Thursday, February 17, 2011

Think it Out...

After our discussion the other night in class about the impact that the Internet has had on students’ abilities to construct original thoughts, I began thinking about the common belief that writing is s tool for thinking (NCTE). I would have to argue that writing is not only a tool for thinking, but real writing is in fact thinking.

As mentioned, I think that many students have difficulty creating original ideas; they search through Internet sources, and try to gather other peoples’ ideas as a means of constructing their own. Very seldom do students initially search for meaning and structure of ideas inside themselves. It seems as though the students believe that someone else has already done the thinking, and all they really have to do is summarize the information and reword it enough so they don’t get a paper handed back to them with the big “P” word across the top.

From my experience, many students don’t like to try and generate ideas of their own; they like to search for someone else’s thoughts and answers. Ironically, in Phaedrus, Socrates predicted that the technology of writing would be the demise of human knowledge. He speculated that once we began to write things down, then there would be no more need for memory, and those who had no true knowledge of a subject would be able to participate in the topic’s discourse. So often we ask students to write about things of which they have no knowledge.

We ask them to go find the answer, but they don’t really have to think about answer; they just have to discover it. The growth and expansion of writing technologies have exploded since his time, and strangely his predictions have somewhat come to fruition.

Personally, I constantly look things up on my phone or computer as I search for dates, facts, or other information. There is such little knowledge that must be retained in our lives today since it is so easily accessible. I wonder if this diminishing knowledge has led to a decline in our students’ capabilities to construct original ideas. Without the foundational knowledge needed to initiate the thinking process, can thoughts really be built?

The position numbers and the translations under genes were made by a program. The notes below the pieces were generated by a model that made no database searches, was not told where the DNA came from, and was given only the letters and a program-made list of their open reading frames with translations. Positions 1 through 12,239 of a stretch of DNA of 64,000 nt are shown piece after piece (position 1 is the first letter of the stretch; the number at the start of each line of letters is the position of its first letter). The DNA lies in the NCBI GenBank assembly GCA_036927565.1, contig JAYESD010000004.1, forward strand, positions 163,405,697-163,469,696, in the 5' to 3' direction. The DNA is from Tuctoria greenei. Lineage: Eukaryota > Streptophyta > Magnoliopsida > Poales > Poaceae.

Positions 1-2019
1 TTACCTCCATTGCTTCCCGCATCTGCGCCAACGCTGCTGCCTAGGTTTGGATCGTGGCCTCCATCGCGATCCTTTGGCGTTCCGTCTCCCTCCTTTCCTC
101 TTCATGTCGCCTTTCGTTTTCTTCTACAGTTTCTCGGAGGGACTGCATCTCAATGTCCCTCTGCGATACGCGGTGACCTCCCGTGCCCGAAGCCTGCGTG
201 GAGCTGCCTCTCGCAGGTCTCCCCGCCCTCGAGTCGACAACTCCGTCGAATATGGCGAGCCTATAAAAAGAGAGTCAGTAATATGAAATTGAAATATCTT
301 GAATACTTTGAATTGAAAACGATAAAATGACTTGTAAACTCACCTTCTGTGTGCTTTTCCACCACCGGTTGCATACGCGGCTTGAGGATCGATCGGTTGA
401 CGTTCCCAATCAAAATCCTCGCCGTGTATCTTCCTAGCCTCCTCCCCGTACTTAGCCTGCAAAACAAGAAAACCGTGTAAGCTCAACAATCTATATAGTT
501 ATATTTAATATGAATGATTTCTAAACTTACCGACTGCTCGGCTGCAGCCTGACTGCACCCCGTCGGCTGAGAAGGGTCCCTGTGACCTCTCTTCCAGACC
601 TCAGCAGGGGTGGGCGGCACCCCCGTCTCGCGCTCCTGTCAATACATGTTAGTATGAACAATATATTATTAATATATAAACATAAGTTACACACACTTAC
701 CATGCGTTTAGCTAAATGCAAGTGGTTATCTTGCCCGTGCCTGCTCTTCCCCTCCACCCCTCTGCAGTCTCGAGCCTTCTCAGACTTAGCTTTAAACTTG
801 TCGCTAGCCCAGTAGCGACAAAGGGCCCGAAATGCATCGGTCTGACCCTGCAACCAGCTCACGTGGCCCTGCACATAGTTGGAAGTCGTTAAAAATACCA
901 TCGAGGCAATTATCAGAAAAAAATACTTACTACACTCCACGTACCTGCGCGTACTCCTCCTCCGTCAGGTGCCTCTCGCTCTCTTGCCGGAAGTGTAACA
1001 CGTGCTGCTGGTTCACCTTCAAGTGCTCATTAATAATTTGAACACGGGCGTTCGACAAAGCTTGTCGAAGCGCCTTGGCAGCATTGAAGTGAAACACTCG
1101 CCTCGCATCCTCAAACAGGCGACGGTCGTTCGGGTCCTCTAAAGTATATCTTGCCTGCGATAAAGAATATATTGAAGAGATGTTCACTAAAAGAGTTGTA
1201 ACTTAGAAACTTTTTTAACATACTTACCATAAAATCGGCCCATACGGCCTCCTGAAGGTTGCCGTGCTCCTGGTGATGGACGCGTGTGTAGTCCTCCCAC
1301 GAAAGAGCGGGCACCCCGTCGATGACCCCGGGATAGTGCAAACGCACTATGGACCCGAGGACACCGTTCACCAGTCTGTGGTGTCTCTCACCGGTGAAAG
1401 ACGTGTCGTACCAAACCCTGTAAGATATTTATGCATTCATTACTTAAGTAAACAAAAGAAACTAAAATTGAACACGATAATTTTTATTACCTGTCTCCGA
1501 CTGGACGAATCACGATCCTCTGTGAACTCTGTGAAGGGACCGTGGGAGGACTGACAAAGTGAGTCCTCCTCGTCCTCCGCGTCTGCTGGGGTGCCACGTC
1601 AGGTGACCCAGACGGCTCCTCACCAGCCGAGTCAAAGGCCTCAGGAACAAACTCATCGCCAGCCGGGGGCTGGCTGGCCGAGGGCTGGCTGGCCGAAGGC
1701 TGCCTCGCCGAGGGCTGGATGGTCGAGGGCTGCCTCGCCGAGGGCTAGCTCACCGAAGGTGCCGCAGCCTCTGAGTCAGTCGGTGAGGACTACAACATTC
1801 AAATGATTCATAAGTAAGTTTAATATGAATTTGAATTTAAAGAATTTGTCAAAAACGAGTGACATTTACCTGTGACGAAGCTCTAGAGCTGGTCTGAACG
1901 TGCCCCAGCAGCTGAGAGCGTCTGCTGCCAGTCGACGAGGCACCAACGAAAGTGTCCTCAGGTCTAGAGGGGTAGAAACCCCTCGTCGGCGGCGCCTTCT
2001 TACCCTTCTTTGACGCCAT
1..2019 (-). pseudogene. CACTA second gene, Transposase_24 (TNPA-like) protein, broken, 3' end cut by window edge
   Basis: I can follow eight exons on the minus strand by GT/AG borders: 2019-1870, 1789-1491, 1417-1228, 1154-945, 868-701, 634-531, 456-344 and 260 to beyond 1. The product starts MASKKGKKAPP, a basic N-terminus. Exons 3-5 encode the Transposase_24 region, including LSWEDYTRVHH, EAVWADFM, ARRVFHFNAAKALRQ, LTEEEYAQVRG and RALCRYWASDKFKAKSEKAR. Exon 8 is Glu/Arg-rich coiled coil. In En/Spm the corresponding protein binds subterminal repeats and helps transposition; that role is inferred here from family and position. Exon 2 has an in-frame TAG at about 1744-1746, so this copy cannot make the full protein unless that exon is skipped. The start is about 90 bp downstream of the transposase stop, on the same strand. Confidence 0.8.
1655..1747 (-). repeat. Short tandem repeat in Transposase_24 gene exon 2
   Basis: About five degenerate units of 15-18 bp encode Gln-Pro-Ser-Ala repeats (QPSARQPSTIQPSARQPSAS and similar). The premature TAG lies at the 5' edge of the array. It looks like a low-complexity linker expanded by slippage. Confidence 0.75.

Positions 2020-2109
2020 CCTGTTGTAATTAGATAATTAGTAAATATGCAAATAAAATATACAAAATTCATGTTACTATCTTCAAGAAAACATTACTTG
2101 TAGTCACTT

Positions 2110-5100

Writing is certainly a tool for thinking, but just because a student has written something doesn’t necessarily mean that there has been much thought put into the process. True writing is thinking, and it should be used as a tool for thinking, but oftentimes writing simply becomes a recording and regurgitating mechanism.

In order for a student to develop strong thinking skills, they must be able to develop, compose, create, decide, criticize, and defend things from their own perspectives and thoughts.

 Although I am a huge digital and technology advocate, I still believe that sometimes our greatest tools and strengths can also be our greatest weaknesses. Teachers need to create a balance in the classroom by not allowing digital technologies to become the basis of instruction and resource; there must a space created where students do not have access to other people’s ideas, and therefore must create their own.

Sometimes we need to let the writing process and students’ ideas act as the tools for perpetuating thinking in the classroom. If we always let them search for the answers, then they’ll never have to come up with their own.


  1. Having no teaching experience myself and knowing that the school you teach in is technology-based, I was surprised to hear your comments in class. I have been thinking about that idea since then, and still have no clear consensus in my head, but your comments and this blog definitely have some valid points and are making me think.

    "True writing is thinking, and it should be used as a tool for thinking, but oftentimes writing simply becomes a recording and regurgitating mechanism." I really found myself resonating with this statement. I can remember being "forced" to write all through school, particularly middle school, about topics that I had zero interest in. And I have always hated research papers because I felt like all I was being asked to do was organize and cite someone else's thoughts. (For the record, graduate school has helped me see the value in exploring differing points of view and the thoughts of others on a topic of interest to me; research isn't so bad now, but look how long it took me to get there).

    You're keeping my wheels turning...

  2. Yeah Haley,
    I agree with you about hating to just restate information, but I think there is a value in teaching our students how to take the information and synthesize it with other work. It's like taking building blocks from various sets and using all those blocks to construct an entirely new structure, one that would not be possible with each set alone. I think that's what I've noticed as the major difference in graduate school; it's about using a conglomeration of ideas to construct new ones. Almost like systematic synergy. I think there's a value to bringing those skills into high school as well. I have rarely seen students being asked to do such things at the pre-college level.